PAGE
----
This is going to be a week of high international diplomacy in Brussels and beyond. Which is probably a good thing, because the agenda of Jose Manuel Barroso's European Commission is still looking a little sparse.
One of the set-pieces of the week is Wednesday's EU-China summit in The Hague. China would like the event to end Europe's 15 year-long arms embargo on Beijing. However, there is no immediate prospect of such a turn of events.
The EU has yet to agree among itself on a replacement set of controls on arms exports to Beijing, and it still wants a gesture by China on human rights.
In addition, the summit comes to close to both last month's US presidential election and next Saturday's Taiwanese legislative race for a big pro-China move by the EU to be politically possible.
On the same day, Colin Powell, the departing US Secretary of State, will address the German Marshall Fund's Transatlantic Centre on ?world affairs? in the 21st century. Mr Powell is preparing the way for an expected Brussels trip by George W. Bush in February next year, when the US president will be paying visits to both Nato and the EU.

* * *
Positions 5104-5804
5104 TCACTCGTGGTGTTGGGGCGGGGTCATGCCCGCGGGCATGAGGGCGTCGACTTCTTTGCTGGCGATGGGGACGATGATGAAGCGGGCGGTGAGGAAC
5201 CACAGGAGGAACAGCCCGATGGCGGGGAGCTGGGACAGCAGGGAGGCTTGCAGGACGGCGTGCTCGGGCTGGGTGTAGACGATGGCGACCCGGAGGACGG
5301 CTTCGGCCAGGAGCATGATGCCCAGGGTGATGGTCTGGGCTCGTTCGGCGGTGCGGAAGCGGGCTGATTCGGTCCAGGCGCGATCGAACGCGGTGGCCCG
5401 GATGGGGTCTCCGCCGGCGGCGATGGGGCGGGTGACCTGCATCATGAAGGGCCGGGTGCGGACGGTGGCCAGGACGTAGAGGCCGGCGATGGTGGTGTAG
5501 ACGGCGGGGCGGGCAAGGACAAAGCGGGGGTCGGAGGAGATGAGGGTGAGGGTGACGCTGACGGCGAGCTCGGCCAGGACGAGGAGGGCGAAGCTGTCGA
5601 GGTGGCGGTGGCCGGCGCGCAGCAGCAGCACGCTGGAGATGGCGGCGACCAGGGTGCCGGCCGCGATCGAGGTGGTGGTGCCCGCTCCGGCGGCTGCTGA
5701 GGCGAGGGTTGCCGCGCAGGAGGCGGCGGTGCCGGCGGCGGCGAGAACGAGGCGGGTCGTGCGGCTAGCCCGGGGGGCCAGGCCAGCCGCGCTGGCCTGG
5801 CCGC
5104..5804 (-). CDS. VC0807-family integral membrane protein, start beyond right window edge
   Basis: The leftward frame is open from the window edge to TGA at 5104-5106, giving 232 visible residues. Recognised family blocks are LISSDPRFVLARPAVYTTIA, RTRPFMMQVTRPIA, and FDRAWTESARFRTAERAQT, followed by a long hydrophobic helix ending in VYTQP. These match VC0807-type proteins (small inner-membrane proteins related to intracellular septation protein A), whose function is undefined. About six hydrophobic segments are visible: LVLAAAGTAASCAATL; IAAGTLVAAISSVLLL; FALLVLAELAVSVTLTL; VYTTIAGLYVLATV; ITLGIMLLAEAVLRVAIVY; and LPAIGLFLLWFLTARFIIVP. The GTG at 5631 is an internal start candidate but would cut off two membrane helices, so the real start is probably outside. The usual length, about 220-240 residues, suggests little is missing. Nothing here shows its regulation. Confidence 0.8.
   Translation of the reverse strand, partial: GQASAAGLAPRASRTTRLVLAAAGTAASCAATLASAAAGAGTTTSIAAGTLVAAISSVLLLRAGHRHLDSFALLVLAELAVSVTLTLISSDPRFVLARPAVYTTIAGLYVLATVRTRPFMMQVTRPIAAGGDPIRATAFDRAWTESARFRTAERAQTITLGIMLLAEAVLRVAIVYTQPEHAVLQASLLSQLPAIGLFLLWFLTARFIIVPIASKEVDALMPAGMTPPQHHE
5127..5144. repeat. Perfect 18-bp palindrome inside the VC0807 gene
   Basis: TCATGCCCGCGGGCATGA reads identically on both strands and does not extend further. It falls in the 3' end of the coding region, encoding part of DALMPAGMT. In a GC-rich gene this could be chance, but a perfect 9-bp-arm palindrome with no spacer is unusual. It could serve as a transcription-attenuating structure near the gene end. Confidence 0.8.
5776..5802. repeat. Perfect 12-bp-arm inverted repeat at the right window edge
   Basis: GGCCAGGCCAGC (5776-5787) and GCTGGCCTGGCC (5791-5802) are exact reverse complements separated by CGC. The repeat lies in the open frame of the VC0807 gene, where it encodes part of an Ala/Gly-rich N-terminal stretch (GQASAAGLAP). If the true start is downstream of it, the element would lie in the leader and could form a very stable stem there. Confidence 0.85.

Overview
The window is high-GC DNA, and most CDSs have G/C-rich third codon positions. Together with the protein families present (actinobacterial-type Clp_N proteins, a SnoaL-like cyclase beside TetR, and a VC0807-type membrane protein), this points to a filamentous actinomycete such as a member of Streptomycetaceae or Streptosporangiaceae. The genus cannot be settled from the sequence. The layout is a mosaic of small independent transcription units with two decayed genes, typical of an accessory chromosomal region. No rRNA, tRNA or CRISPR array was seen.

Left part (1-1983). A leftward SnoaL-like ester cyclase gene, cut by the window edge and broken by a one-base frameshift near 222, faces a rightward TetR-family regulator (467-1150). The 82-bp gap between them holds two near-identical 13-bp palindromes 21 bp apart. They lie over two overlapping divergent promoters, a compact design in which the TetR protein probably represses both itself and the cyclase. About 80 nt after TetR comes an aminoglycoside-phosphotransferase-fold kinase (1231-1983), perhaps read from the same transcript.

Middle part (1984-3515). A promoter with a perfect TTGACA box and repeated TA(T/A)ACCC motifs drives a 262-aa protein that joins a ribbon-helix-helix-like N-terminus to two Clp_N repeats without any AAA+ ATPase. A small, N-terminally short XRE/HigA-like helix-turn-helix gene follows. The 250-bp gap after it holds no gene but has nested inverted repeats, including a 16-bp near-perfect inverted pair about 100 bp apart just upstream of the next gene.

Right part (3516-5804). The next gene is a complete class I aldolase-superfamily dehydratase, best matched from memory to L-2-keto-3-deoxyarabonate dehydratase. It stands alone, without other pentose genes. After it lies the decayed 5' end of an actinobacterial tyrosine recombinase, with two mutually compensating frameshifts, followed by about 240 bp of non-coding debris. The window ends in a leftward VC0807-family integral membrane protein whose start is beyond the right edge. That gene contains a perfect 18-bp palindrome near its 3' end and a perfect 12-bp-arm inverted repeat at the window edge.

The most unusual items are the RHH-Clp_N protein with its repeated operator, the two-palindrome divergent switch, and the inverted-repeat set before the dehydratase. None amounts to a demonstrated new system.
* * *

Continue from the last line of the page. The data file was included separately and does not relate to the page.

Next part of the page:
The drive is an attempt at ?outreach? towards Europe after Mr Bush's re-election and the splits over the Iraq war.
In preparation, Mr Powell will be attending a Nato ministerial meeting in Brussels on Wednesday and Thursday, which will also include representatives of Mediterranean countries. He will attend a meeting with EU officials in The Hague on Friday.
Meanwhile the European Commission plans to unveil a series of ?action plans? with neighbouring countries including Ukraine on Thursday.
On Friday, Commissioner Margot Wallstrom will present results of the Eurobaromter poll on public opinion in the EU.
But, all the while, one of the biggest political stories is occurring under the surface. EU leaders are busy negotiating with each other ahead of a December 16-17 summit expected to give the green light for membership talks with Turkey. Their decision then will be one of the biggest steps the EU has taken for decades not merely of the month ahead.